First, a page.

“I don’t think you want to have the middle-aged white guy leading the meeting,” I said.
Almost immediately there was agreement around the table. A moment later, a woman whose family is from India was at the white board.
The characters experience the story. And perceptions matter.
As an author, you need to know your characters, but I think it’s at least as important to know how your readers will see your story.
I’m not arguing for being politically correct (whatever that means these days). But I’m saying we’ve seen a lot of the same stories. There's room for diversity.
We don’t need the story to be about the middle-aged white guy all the time. As a reader, I’d like to know more about the 20-something Indian girl; or better yet, the Native American woman in urban America.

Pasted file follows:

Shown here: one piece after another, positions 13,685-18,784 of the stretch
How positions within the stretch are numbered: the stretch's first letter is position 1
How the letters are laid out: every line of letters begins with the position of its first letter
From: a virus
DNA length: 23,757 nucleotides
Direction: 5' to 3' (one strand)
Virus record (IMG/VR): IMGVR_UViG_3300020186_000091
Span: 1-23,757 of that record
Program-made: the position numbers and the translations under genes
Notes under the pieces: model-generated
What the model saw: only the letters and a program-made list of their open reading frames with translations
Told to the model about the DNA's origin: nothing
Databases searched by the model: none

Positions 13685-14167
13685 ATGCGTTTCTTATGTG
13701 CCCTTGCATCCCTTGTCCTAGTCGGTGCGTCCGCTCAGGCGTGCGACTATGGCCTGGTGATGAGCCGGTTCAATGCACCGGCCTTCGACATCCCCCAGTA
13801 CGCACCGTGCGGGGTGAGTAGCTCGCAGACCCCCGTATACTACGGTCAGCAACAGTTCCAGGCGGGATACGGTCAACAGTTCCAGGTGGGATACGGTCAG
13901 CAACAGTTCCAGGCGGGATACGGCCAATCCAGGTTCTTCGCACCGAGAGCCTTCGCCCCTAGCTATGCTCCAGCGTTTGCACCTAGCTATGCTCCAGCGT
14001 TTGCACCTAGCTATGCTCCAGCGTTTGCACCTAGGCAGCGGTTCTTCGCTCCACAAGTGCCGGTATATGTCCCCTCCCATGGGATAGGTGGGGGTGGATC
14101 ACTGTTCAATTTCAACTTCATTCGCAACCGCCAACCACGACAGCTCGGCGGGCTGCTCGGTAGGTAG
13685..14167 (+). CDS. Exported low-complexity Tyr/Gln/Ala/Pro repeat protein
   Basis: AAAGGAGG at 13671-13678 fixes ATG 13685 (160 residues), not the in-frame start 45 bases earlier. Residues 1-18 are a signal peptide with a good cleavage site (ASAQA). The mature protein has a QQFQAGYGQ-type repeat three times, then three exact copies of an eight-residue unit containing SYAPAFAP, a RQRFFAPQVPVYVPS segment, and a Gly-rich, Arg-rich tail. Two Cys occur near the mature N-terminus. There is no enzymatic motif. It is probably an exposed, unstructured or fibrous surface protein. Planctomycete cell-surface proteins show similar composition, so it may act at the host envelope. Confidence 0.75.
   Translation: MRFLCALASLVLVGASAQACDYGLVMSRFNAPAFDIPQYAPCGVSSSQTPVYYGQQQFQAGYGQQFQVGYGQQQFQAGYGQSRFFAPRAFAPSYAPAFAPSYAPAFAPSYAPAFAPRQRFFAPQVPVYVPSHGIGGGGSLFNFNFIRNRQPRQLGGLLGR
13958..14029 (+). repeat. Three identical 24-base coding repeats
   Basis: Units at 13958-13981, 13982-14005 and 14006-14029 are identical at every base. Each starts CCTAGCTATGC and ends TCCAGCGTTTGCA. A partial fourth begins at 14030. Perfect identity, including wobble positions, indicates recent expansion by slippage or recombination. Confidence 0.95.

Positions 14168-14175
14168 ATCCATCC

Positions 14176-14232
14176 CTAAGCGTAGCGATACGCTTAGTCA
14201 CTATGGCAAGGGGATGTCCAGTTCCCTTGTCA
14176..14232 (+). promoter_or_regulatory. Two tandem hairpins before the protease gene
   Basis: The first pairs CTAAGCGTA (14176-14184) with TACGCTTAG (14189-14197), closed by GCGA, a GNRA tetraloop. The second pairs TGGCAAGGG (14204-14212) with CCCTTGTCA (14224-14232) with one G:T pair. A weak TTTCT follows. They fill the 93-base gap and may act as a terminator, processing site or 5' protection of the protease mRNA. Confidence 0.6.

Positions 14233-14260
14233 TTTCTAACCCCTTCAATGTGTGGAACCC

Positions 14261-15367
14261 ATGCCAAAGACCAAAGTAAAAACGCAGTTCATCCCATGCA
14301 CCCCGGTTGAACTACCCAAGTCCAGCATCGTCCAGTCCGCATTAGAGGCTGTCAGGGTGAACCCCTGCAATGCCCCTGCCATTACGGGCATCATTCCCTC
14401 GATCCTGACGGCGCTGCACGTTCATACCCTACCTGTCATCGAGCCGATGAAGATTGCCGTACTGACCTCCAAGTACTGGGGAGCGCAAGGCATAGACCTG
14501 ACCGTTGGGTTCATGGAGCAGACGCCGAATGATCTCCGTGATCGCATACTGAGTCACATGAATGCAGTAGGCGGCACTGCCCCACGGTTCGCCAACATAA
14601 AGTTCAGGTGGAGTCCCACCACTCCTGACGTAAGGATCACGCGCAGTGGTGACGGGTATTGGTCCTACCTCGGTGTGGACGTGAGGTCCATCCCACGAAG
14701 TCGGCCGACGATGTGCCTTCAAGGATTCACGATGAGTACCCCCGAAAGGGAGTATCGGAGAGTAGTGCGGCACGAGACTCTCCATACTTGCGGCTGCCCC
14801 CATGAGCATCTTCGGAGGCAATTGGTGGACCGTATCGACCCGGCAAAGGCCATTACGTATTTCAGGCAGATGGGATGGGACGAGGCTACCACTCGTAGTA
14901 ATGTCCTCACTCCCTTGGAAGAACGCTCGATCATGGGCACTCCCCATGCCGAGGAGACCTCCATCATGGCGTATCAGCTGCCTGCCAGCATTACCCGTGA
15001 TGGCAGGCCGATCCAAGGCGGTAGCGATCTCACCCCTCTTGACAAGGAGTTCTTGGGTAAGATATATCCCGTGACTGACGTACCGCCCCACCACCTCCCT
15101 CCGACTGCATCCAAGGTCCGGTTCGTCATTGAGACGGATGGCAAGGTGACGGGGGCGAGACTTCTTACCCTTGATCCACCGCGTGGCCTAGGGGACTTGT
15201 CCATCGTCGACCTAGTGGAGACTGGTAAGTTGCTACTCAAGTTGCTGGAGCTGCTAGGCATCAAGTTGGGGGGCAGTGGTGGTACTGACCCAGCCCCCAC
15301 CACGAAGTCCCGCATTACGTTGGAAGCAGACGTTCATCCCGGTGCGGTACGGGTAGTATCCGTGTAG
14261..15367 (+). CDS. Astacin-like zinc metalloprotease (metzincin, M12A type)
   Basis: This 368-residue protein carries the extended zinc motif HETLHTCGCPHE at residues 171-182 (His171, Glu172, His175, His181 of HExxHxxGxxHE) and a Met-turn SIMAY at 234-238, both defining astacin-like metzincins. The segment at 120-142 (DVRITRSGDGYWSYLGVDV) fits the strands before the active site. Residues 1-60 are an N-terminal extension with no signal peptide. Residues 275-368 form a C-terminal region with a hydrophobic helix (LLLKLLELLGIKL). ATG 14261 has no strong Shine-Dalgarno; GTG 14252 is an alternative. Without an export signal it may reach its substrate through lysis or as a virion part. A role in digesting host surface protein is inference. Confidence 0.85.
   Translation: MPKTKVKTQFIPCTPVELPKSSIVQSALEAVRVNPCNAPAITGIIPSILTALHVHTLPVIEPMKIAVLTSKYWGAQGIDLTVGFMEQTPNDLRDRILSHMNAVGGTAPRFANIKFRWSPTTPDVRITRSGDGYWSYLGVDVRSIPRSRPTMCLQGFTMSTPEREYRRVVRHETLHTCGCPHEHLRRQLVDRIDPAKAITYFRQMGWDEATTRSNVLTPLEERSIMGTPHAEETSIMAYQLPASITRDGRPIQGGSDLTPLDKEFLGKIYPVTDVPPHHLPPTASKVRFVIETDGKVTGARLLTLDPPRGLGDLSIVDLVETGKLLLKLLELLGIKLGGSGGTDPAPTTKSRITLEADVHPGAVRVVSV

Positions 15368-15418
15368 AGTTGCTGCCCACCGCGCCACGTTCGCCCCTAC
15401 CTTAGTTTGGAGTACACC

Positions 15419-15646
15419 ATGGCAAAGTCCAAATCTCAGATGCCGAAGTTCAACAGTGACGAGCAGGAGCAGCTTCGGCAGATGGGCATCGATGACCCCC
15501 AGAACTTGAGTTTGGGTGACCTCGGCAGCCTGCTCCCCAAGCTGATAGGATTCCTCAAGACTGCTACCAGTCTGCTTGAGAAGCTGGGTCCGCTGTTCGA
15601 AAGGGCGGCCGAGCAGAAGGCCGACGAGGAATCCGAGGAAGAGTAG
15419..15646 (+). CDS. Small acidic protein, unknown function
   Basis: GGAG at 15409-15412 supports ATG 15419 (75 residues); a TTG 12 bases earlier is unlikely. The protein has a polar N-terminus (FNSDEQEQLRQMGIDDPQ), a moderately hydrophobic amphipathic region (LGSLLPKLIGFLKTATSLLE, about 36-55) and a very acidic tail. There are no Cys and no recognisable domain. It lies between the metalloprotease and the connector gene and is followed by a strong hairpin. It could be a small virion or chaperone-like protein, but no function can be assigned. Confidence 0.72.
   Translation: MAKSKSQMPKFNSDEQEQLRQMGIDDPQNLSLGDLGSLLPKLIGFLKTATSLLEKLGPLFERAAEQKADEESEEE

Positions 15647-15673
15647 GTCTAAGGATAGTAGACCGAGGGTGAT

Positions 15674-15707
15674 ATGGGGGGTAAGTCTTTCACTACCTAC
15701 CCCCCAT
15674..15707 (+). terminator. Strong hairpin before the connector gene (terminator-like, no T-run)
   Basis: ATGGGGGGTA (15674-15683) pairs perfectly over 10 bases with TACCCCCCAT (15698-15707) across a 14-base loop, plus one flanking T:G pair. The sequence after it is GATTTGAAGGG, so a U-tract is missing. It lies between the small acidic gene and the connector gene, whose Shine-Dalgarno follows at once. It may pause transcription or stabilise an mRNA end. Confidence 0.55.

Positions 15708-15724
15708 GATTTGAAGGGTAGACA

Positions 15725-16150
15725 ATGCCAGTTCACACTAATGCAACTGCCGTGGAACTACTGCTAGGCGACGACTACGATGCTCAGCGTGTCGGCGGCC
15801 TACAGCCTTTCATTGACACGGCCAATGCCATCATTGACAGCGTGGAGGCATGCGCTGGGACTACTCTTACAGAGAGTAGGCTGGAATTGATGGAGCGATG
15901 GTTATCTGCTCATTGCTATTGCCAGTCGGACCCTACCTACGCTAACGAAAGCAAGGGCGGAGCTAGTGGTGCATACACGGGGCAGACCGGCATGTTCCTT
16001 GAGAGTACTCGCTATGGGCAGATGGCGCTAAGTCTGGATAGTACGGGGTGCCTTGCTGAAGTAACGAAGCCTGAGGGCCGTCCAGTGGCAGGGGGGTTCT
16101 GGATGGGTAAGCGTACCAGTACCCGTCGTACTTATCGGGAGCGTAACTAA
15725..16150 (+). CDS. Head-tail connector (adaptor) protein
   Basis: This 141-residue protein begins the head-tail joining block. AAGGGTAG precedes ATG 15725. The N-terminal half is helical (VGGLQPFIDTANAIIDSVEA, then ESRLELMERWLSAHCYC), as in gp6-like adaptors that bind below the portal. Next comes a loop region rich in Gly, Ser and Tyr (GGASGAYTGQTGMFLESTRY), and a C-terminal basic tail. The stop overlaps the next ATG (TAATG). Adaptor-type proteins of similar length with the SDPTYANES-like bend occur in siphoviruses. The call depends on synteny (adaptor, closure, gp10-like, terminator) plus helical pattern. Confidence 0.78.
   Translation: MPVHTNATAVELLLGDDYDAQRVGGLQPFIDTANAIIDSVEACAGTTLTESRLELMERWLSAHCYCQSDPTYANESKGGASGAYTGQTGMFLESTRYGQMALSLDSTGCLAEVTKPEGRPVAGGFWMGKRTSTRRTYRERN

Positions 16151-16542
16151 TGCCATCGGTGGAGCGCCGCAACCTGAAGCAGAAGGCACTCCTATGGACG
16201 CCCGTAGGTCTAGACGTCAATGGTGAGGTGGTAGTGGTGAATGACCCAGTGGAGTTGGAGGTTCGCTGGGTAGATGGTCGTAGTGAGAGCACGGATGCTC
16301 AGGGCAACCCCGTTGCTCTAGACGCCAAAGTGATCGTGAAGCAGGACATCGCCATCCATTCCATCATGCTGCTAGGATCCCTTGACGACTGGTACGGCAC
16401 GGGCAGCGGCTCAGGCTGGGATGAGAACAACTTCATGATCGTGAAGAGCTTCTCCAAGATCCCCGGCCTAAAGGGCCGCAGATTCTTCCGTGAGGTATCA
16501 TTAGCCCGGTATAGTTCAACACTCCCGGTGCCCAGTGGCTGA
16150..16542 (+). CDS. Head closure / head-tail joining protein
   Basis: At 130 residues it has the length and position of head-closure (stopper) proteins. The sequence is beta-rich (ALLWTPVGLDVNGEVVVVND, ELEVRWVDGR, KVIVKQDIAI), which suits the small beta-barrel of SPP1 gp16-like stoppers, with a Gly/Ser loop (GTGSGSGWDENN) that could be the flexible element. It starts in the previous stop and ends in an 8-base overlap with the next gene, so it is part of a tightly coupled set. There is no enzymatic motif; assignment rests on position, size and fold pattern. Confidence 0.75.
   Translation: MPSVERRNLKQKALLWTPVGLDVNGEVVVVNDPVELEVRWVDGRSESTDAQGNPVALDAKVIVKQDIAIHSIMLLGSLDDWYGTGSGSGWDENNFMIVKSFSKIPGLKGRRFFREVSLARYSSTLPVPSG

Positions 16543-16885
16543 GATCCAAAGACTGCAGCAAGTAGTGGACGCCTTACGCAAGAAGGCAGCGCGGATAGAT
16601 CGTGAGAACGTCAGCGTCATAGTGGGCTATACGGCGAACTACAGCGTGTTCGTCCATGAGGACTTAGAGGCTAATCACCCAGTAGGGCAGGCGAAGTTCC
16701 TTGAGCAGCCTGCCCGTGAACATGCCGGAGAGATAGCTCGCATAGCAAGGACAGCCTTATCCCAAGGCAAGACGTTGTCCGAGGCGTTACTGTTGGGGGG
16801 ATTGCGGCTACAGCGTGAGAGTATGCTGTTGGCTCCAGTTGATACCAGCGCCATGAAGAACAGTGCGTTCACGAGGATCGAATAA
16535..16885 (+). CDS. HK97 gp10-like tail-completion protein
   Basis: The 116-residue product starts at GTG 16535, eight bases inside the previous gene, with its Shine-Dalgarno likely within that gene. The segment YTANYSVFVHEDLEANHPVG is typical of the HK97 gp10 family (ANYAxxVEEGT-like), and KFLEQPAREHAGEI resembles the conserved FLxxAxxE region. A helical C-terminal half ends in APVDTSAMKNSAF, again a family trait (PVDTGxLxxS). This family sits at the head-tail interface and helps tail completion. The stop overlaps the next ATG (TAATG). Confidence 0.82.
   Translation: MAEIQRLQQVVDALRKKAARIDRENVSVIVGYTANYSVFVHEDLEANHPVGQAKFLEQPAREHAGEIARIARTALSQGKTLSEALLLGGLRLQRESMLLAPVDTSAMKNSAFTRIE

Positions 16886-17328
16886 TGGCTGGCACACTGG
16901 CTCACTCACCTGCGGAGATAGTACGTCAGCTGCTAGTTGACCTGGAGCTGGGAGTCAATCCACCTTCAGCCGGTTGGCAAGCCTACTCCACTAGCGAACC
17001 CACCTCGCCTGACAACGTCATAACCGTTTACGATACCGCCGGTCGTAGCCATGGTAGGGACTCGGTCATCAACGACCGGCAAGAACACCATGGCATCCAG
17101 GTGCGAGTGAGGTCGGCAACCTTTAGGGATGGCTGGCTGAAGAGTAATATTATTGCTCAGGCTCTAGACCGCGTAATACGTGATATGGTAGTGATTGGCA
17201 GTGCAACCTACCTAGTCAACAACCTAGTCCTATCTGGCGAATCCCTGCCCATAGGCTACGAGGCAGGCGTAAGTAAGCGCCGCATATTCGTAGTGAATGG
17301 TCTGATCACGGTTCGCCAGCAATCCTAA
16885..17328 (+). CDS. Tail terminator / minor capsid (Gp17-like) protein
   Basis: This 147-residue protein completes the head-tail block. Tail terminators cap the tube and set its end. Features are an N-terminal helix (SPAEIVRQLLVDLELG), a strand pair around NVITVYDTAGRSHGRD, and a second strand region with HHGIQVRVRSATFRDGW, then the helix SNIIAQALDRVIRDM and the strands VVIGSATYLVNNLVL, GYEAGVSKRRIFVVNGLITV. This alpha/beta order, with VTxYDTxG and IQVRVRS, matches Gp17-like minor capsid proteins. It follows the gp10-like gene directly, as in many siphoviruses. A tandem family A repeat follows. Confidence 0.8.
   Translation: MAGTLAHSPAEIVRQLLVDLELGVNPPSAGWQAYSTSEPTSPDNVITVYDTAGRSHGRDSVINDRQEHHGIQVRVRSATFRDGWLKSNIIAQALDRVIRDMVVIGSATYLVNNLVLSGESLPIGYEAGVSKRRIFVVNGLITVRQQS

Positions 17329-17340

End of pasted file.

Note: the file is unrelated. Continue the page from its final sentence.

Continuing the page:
There’s lots of stories about teens who feel like fish out of water. I mean, that’s what being a teenager is all about, right?
But what about the third grader from Egypt, or the second grader who moved to mainland U.S. from hurricane-ravaged Puerto Rico. There are so many stories that can be told.
What are their stories?
Usually, when I talk about these things with other writers, the chief argument is that they need to write what they know.
I get it. But it’s also true that to learn, we need to explore the unknown.
What are you writing? Could it be made better by changing the race, gender, or orientation of the protagonist?
Give it a try, even if it’s just a writing exercise. You might surprise yourself.